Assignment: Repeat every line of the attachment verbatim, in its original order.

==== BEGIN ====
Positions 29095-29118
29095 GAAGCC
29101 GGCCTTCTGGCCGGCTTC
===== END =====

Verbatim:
Positions 29095-29118
29095 GAAGCC
29101 GGCCTTCTGGCCGGCTTC